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Tech workers stress over skills gap

Hiring managers are looking for perfection. After years of training cuts, IT workers are worried.

April 9, 2012 06:00 AM ET

Computerworld - Dean Haddock has seen how highly skilled IT workers can be sidelined: He has witnessed more than one colleague develop deep skills in an IT specialty, only to be displaced -- in a flash -- when a new technology comes along.

In light of that cold reality, Haddock knows he has to keep current with not just basic IT skills -- the fundamentals related to networking, databases and systems integration -- but with a never-ending list of up-and-coming technologies like cloud computing and social networking. On top of that, Haddock says he must understand the strategy that drives his industry and his company.

"There's a whole community of CIOs and leaders in tech positions coming together to talk and collaborate on how to get out of this corner we painted ourselves into. We don't want to be just the people who others call when the printers don't work," says Haddock, who is manager of IT at StoryCorps, a Brooklyn-based nonprofit that records and archives conversations between everyday Americans telling stories about their lives.

Haddock's comments capture the sentiment of many of his fellow IT professionals. Despite the improving economy, 93% of the 4,337 respondents to Computerworld's Salary Survey 2012 said they have concerns about their careers.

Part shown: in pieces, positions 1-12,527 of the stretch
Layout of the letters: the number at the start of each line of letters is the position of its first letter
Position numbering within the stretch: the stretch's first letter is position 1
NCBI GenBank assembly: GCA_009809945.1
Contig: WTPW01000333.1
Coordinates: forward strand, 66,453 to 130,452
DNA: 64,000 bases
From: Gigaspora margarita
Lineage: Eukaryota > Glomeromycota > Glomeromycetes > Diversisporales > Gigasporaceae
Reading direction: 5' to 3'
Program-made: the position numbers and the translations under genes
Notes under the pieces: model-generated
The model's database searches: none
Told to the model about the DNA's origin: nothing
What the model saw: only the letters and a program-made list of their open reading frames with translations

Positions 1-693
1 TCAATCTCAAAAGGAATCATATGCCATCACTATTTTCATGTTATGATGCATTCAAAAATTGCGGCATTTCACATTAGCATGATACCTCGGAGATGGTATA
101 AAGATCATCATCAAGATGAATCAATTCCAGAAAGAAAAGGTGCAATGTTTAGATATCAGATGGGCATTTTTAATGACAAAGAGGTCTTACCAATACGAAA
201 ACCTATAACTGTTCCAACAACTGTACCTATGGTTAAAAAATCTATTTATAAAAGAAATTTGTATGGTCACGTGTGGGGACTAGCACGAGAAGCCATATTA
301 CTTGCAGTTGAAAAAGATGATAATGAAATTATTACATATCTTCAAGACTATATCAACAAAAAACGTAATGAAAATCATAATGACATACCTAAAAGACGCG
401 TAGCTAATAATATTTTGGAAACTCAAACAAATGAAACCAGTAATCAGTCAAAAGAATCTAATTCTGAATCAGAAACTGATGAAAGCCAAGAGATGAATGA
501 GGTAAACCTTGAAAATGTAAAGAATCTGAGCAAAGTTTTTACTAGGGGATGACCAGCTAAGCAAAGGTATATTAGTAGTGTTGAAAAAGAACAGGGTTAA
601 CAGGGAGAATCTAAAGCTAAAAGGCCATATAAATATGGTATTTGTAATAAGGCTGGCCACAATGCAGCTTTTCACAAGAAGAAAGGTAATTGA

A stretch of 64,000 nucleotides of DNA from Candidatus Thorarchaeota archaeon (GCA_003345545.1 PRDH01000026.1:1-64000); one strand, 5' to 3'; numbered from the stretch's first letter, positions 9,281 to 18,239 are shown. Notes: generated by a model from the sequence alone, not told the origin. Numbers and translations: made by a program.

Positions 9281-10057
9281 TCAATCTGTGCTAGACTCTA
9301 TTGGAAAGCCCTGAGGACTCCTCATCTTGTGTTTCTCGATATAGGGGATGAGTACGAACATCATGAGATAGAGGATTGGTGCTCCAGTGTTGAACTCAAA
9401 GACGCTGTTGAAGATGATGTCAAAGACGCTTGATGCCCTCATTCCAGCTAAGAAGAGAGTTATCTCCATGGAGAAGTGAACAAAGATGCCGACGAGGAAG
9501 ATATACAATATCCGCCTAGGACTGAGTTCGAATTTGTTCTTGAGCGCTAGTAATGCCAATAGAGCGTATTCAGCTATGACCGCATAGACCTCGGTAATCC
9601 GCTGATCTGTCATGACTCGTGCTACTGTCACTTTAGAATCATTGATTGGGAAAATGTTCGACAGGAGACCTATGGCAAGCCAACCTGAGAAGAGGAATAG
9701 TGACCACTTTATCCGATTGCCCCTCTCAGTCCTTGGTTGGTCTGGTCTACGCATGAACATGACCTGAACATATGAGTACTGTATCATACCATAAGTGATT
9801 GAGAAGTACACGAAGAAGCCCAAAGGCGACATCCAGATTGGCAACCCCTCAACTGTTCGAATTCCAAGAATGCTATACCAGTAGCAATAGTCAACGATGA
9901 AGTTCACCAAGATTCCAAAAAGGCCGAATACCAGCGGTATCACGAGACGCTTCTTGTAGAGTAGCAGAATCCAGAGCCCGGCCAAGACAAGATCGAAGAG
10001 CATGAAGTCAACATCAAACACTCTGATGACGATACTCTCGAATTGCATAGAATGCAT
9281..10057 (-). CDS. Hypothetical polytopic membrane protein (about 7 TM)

Some 26% of those respondents said that they're concerned specifically about keeping their skills up to date and about being valuable to their employers, while 15% listed finding an appropriate new position for their skill set as their primary concern. Clearly, skills are front and center in IT workers' minds as the economic recovery gains steam.

Caught in a bind

Observers say tech workers are reeling from a particularly potent one-two punch brought on by the sustained economic crisis: Organizations of all stripes have reported deep cuts to their training budgets in recent years, and they have held off on initiatives that would have given workers a way to learn new technologies.

At the same time, technological evolution continued at its breakneck pace. Our 2012 Salary Survey found that the skills related to emerging technologies, such as mobile, wireless and communications systems, cloud computing and Web security, enjoyed the biggest year-over-year increases in demand among IT managers who plan to hire in the next 12 months.

On top of that, hiring managers say they want people with the basic tech skills that have always been required, as well as business acumen, communication skills and customer service abilities.

As a regional systems engineering manager at Avaya, a Lisle, Ill.-based provider of collaboration and communication products, Joseph Steiner manages a group of presales system engineers, so he understands the current dynamic from both a manager's perspective and a tech worker's point of view.

"It's not just keeping up with the pace of change. [IT workers] have to be 'broader' to remain relevant," he says. "There's more breadth required of IT personnel than ever before."

All this helps explain why so many IT professionals are worried about keeping their skills up to date. "Given the rapid speed at which innovation is occurring, you can't talk to any person in technology and not pick up some sort of drive or passion to take on or learn new technology," Haddock says.

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